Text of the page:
David Weeks is furniture designer who also makes heirloom toys. His studio is in the same building as us. They're having a sample sale today from noon - 9pm and tomorrow from noon - 6pm. I will be there tonight, after 6, when they offer cocktails. Below are some examples of his stuff. *Note* I'm not sure if any of this is actually part of the sale. Though it might be.
68 Jay Street
Our friends at Mondo Cane, the modernist design gallery in Tribeca, are always pushing the boundaries between art, design and furniture. Their latest exhibition features the brilliant and sometimes "Judd-esque" industrial designer, Jonathan Nesci. It opens this Tue, Nov 8 from 6-9p.
More on Jonathan Nesci here
Crazy, artistic, stingy, obsessed with taxes. Sex maniac, master architect, drug addict, genius. Carlo Mollino (1905-1973) is one of the most colorful figures in the world of architecture and Italian design.
He spent his life in the tranquil city of Torino, where a character such as he had few hopes to fit in. Even today, 20 years after his death, there has been little effort made to keep the memory of this extraordinary person alive. Quite to the contrary, many of his architectural works have fallen into a state of disrepair.
(Read the rest here)
Verner Panton is considered one of Denmark's most influential 20th-century furniture and interior designers. During his career, he created innovative and futuristic designs in a variety of materials, especially plastics, and in vibrant colors. His style was very "1960s" but regained popularity at the end of the 20th century; as of 2004, Panton's most well-known furniture models are still in production (at Vitra, among others).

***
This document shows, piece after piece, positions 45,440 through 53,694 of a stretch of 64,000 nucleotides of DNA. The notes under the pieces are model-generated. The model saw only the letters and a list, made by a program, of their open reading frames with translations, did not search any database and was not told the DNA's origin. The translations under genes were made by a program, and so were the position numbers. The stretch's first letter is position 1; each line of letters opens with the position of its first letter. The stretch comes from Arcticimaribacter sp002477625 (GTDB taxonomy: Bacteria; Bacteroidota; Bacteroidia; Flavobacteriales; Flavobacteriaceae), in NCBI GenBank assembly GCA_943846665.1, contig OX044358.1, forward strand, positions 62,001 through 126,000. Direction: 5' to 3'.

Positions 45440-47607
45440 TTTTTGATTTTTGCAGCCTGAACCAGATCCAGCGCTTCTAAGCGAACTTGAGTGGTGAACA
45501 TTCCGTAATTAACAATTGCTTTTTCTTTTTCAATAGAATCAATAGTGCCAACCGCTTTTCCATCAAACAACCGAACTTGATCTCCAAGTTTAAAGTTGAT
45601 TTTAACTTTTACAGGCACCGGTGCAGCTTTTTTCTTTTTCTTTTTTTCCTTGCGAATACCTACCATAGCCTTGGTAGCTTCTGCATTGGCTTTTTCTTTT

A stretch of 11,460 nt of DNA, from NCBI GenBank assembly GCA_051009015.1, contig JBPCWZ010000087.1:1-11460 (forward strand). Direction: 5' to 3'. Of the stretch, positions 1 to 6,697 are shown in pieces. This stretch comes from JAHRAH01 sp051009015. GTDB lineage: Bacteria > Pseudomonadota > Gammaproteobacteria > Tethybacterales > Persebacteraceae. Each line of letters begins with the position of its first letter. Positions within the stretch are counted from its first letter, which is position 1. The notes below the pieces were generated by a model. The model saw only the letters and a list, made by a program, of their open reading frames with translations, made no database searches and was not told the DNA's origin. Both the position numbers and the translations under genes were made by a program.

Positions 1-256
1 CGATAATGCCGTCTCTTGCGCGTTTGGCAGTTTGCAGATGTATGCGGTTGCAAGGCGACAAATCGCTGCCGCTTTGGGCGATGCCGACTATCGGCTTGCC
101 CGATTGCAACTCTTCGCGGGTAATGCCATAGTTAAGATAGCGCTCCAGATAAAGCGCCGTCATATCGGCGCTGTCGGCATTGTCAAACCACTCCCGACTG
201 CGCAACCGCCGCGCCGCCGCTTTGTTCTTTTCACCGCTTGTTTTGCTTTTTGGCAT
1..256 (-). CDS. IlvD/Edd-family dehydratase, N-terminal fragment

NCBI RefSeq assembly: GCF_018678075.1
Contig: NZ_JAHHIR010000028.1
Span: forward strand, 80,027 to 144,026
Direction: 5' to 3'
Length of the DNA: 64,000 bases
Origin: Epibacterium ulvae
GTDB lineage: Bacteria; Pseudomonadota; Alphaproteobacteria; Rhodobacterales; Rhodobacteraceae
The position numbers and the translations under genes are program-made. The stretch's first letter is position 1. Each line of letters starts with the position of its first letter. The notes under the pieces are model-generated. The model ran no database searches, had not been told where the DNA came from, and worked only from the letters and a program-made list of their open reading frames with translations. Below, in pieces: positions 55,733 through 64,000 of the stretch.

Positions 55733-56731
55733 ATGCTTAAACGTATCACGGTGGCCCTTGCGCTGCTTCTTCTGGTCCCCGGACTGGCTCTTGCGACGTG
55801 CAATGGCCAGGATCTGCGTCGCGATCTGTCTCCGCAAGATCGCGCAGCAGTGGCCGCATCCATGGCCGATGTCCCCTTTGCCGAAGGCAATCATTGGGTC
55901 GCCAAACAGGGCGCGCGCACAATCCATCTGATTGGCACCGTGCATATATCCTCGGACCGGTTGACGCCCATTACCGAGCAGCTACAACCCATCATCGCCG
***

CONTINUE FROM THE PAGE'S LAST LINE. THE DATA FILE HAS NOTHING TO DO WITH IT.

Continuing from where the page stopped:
Panton was trained as an architectural engineer in Odense; next, he studied architecture at the Royal Danish Academy of Art (Det Kongelige Danske Kunstakademi) in Copenhagen, graduating in 1951. During the first two years of his career, 1950-1952, he worked at the architectural practice of Arne Jacobsen, another Danish architect and furniture designer. Panton turned out to be an "enfant terrible" and he started his own design and architectural office. He became well known for his innovative architectural proposals, including a collapsible house (1955), the Cardboard House and the Plastic House (1960). Near the end of the 1950s, his chair designs became more and more unconventional, with no legs or discernible back. In 1960 Panton was the designer of the very first single-form injection-moulded plastic chair. The Stacking chair or S chair, which would become his most famous and mass-produced design.
In the late 1960s and early 1970s, Verner Panton experimented with designing entire environments: radical and psychedelic interiors that were an ensemble of his curved furniture, wall upholstering, textiles and lighting. He is best known for the design of a German boats interior, now a famous museum. He is also known for a hotel in Europe that utilized circular patterns and cylindrical furniture.
Additionally, Panton is well-known for his innovative design work for Der Spiegel, a well-known German publication in Hamburg.
Images via verner-panton.com